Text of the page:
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Harry and Meghan – we pulled it off again

May 20, 2018

I didn’t want to watch it, but in the end it was unavoidable. When I got back from a round of golf my wife and a friend were sitting in front of the TV oohing and aahing at the dress, the flower girls and all the other accoutrements of Harry and Meghan’s wedding.

I didn’t want to watch it because I hate having my emotions manipulated by the music, the ceremony and the choreography. It happens every time. Diana’s funeral, William’s wedding, even the Queen Mum’s funeral for goodness sake.

But then I reminded myself that every fictional drama I watch on TV or at the cinema tries to wind me round its little finger, so why resist the real thing?

So I allowed myself to be drawn in. And who could resist Bishop Curry’s magnificent upstaging of the Archbishop of Canterbury? Poor Justin Welby had to stick to the liturgical script, whereas Curry was free to emote as he pleased. The contrast between the flat lines of the marriage ceremony and the soaring rhetoric of the Bishop’s address was as between drizzle and thunder. No still small voice could possibly make itself heard, except perhaps in the inner ears of the Queen and Prince Philip as they sat through the sermon displaying their extraordinary talent for watchful catatonia.

In between involuntary alleluias, I kept an eye on Twitter comments, one of which suggested that Kate, William’s wife, looked as though she had swallowed a wasp. Or could it have been Camilla, Charles’s beloved? Surely not, because she was wearing a huge hat that must have been designed by aliens who had just visited the Chelsea Flower Show, and her face was thereby completely hidden from the cameras.

The Bishop’s performance was the best drama we’ve seen in an English church since Earl Spencer ranted on about blood relatives at Diana’s funeral.

Then there was the gospel choir, singing Stand By Me. The Church of England is well used to happy-clappy these days, but this was a cut above, as you would expect at a royal wedding.

The whole thing, from the flower-decked St George’s Chapel to the misty look in Harry’s eyes as he gazed upon his bride, was lovely. A breath of fresh air blowing through the dusty corridors of British royalty.

And yet my traditional mini-me, born of generations of stuffy Englishness, kept shrieking that this was all wrong. She’s a divorcee! She’s wearing virgin white when she self-evidently doesn’t qualify on grounds of non-virginity. The Church of England isn’t supposed to allow people who have ex-husbands to marry in church.  After all, wasn’t it Wallis Simpson’s “previous experience” that did for Edward VIII?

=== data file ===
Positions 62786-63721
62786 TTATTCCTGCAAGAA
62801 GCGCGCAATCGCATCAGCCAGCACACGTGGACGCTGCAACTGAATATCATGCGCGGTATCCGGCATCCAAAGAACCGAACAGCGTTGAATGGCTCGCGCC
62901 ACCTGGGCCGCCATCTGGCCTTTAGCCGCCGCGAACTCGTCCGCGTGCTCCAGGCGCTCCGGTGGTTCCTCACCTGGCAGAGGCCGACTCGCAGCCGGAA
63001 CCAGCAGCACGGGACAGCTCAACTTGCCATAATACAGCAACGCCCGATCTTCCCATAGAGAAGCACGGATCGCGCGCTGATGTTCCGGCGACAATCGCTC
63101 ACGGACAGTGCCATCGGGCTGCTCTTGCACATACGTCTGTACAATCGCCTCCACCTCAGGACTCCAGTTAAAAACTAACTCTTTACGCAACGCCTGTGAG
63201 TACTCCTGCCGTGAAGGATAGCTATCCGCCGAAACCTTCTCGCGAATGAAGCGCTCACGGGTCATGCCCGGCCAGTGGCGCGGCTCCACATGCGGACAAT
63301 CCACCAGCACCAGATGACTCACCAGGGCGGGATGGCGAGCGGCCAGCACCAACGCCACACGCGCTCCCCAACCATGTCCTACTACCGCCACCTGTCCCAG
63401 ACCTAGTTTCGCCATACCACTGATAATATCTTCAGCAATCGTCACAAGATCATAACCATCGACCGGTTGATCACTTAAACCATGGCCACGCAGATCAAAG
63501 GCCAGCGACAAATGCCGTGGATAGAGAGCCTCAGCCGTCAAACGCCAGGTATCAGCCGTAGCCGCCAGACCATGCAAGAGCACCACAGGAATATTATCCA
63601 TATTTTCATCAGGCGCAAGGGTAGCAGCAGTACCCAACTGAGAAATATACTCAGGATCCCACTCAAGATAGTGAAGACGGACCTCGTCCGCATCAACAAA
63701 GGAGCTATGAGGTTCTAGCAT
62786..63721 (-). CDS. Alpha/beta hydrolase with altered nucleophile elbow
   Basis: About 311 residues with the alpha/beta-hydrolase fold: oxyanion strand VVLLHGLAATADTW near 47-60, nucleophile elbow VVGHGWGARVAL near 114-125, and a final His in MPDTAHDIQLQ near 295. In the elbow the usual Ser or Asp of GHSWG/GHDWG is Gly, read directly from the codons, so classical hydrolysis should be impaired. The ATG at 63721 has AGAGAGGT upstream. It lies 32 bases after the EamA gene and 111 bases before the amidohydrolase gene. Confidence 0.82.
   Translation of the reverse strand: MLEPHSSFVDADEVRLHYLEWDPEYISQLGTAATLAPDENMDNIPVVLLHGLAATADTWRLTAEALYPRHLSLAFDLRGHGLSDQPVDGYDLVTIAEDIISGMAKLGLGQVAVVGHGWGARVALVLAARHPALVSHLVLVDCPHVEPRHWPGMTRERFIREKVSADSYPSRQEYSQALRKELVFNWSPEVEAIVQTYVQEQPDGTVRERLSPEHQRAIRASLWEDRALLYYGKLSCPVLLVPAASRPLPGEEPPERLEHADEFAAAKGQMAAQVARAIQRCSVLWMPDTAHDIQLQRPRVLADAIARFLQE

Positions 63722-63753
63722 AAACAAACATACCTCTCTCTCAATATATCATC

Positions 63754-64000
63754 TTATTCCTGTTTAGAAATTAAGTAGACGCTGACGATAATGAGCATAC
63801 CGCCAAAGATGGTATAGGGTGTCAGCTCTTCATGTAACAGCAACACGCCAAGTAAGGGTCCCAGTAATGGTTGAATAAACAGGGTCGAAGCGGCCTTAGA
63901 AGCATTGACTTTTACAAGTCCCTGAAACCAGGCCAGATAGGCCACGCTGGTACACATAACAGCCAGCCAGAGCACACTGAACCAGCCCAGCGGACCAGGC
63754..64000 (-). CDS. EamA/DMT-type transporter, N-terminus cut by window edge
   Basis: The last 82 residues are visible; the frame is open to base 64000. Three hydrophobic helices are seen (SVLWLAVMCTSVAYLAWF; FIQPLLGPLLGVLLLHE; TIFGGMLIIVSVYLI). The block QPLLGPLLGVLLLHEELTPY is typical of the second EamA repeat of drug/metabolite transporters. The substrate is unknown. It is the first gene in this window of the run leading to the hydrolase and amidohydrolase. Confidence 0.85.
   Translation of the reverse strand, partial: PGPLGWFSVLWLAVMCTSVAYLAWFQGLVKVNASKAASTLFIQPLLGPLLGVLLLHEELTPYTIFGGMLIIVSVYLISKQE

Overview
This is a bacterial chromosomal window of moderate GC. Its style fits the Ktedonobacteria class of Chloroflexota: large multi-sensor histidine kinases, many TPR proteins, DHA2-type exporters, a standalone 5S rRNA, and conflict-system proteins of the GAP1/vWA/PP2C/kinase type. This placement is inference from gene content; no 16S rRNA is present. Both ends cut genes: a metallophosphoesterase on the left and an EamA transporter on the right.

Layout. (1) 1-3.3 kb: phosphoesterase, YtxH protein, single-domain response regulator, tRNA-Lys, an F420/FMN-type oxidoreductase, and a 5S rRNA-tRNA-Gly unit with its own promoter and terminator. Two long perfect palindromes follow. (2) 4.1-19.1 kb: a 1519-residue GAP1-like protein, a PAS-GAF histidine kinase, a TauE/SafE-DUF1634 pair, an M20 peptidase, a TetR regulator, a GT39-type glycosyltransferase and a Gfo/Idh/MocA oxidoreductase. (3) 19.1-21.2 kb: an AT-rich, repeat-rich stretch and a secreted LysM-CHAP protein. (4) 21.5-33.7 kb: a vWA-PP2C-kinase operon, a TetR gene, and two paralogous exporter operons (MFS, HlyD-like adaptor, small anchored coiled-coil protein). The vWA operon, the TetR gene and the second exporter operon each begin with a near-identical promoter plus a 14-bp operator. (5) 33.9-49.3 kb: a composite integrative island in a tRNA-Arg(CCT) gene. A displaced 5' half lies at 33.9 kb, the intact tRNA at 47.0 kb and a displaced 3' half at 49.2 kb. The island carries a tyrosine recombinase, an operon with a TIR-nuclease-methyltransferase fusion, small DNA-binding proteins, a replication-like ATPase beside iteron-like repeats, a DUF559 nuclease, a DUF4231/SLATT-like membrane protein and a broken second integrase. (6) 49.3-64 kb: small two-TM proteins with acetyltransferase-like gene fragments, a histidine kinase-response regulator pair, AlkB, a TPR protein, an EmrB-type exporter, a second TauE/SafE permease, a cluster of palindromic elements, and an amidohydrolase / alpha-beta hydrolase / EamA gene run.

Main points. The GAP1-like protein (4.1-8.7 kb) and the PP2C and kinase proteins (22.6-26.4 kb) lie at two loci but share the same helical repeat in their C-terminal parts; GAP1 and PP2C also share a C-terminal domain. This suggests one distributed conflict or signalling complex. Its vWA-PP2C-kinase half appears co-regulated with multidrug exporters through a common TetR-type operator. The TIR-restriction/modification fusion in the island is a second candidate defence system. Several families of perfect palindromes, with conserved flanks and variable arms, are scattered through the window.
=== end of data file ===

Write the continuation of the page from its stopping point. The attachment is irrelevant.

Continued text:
I quickly gave mini-me a sharp smack on the head, and he retreated grumpily into his box.

Harry and Meghan’s wedding was proof once more that we British do weddings and funerals exceedingly well. Any kind of ceremony that involves men in uniform, church music and stiff upper lips, in fact. The Bishop has now added an extra dimension: the battle between sang froid and sang tres chaud.

So here’s a thought. Since big set-piece weddings and funerals are about all we do really well these days, perhaps we should aim to become the venue of choice for all the oligarchs, tech zillionaires, presidents and princes of the world who wish to get married in style and exit with a bang. We could rent out our cathedrals, privatise the Household Cavalry, hawk the services of the Archbishop of Canterbury and sign up Bishop Curry as a celebrity sermoniser.

A million dollars each would buy you Oprah, George Clooney or David Beckham as guests, and for another ten million we could close all the streets around the venue for a horse-drawn procession to accompany the happy couple or the deceased dictator.

Who knows, perhaps even Donald Trump might fall for our charms when he next gets married.

The income generated from such occasions would more than make up for the economic shortfall arising out of Brexit, and our politicians would have the opportunity to schmooze with the rich and powerful of other nations on a regular basis. We might even be able to persuade some of them to launder their money in Britain or do trade deals with us.

Such happy thoughts quickly subsided when later in the day I sat down, unaccompanied this time by my wife and her friend – sensible people – to watch the FA Cup Final between Manchester United and Chelsea. It was a grim and joyless occasion in comparison with the royal wedding, so much so that I switched off before the trophy presentation.

Not before watching Jose Mourinho, the losing coach, gracefully congratulating his opposite number, whom he heartily loathes. Now there was a man who really did look as though he’d swallowed a wasp. A whole nest of them actually.

Unless we take up my suggestion, we shall have to wait some time for the next wedding on the scale of Harry’s and Meghan’s. But our craving for immaculate ceremony will no doubt be satisfied by some funerals in the not too distant future. And I, no doubt, will be watching.

Unfortunately the FA Cup Final will continue to come round every year. I think I’ll pass on the next one, or at least switch off after the massed military bands have done their thing.

From → Media, Social, Sport, UK

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